The Wasp Factory by Iain Banks
My rating: 2 of 5 stars
A story of cruelty.
I wanted to read this book because I was curious about whether a writer could take a despicable and evil protagonist and create any sympathy for them. Does this succeed? Only partly. But I didn't actually care about the protagonist, and they weren't the reason I read on. My only sympathy was due to circumstances, and I wouldn't have been bothered in the least by any of the characters in the novel dying. To that extent it can't be a success.
On the plus side the novel is well written, and the first-person perspective does not get boring. I wanted to read on to find out what would happen (even if I was then disappointed).
I think the novel is partly a victim of its own success. The cover of the novel was emblazoned with claims that it was a work of genius. As soon as that happens the book will have a much harder time winning people over. Marketing people do have a habit of ruining things.
I'd heard nothing about the ending of the book, and when it arrived it felt contrived - a cellar full of explosives, anyone? - as if it wanted to cram everything outrageous in there. The protagonist's calm summary afterwards reads like the epilogue in an episode of 'Police Squad', and the motivations for the bizarre actions and cover-ups aren't convincing. Eric's role is to be a red herring who affects only one action of significance in the plot, which doesn't justify the amount of focus assigned to him. The finale was confusing anyway. For example, Eric threw a lit torch into the cellar, but not onto the explosives, so why throw it in? Then he runs off, and suddenly a separate building (the shed) explodes - why? It isn't explained. It just appears to be there to create artificial drama for the finale.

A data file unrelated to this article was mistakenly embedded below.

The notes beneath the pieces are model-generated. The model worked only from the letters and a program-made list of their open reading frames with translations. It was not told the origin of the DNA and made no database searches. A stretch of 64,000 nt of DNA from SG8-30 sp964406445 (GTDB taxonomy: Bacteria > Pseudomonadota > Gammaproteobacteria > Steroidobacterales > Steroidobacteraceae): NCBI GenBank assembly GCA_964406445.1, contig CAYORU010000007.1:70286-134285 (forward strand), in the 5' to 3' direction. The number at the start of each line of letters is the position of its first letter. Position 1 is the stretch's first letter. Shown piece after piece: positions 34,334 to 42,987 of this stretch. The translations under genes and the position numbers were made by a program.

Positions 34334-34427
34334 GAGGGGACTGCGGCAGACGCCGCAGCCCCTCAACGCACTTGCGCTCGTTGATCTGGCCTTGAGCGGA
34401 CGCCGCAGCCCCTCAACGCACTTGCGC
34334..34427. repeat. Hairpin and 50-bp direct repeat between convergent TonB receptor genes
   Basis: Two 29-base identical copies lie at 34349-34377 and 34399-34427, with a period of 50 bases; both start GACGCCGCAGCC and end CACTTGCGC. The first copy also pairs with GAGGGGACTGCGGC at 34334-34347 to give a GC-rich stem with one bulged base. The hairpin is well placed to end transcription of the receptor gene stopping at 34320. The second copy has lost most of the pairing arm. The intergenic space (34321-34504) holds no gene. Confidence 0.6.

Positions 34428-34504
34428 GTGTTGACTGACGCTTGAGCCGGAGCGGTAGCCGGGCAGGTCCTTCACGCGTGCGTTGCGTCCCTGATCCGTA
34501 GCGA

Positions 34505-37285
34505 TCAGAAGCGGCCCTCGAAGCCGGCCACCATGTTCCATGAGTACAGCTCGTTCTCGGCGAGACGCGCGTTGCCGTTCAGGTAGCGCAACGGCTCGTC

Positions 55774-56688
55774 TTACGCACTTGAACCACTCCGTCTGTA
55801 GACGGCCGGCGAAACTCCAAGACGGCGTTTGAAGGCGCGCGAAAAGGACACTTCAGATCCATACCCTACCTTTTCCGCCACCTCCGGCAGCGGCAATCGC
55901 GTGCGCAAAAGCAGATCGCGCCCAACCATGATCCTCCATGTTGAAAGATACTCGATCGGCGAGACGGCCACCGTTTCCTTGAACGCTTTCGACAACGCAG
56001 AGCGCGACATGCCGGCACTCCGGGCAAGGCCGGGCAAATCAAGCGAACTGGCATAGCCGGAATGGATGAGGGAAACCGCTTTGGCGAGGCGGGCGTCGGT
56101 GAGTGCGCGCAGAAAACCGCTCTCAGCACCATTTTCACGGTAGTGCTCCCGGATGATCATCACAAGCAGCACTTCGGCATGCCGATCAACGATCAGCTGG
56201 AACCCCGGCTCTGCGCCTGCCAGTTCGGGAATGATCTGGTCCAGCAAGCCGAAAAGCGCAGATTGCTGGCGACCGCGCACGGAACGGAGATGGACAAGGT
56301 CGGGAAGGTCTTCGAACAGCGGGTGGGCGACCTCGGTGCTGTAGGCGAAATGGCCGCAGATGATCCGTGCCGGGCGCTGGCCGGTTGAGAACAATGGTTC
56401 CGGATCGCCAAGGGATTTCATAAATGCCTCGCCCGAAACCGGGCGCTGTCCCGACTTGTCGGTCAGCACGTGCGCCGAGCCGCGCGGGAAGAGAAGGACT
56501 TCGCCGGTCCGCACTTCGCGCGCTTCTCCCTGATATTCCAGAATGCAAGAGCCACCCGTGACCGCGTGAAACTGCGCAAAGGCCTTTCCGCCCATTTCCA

Maybe I'm being too harsh. This was intentionally a 'little' story expanded into a consciousness novel.
What's strange is that I could put up with the excessive cruelty of the novel, despite some of it (dog-related) having a very tenuous explanation. It is fiction, and even though I'm a vegetarian, I was willing to accept the world and the characters. But then inconsistencies kept irritating me. Here's two that stood out for me.
1> We finally learn what happened to Eric in a detailed first-hand account. Except... the novel's narrator wasn't there. Eric didn't tell him. All he knows is what came in a letter from a nurse who also wasn't present during the scenes described. So there is no way Frank could have known what happened in the way it was described. It's a case of the author trying to overcome the limitations of first person narrative by trying to distract us with a sleight-of-hand, but as soon as you see the trick it looks feeble.
2> [Spoiler, stop reading here if you haven't yet read the Wasp Factory] Eric was older than Frank. They played together for years. Are we really meant to believe that Eric had never seen Frank naked, never dressed him as a toddler, they'd never seen each other urinate? And could therefore believe that his sister was really his brother? It seems ridiculous. Yet the only tenuous explanation for Eric's dog burning is that it is some form of mad revenge on dogs for what they did to his 'brother'. But I just can't believe that. The more I thought about it and worked out the sequence of events the more contrived it seemed, the more the sleight-of-hand was involved in trying to make things hazy to distract you from the implausibility of events.
Overall the book is well written and compelling. It is also over-rated and unsatisfying when analysed.
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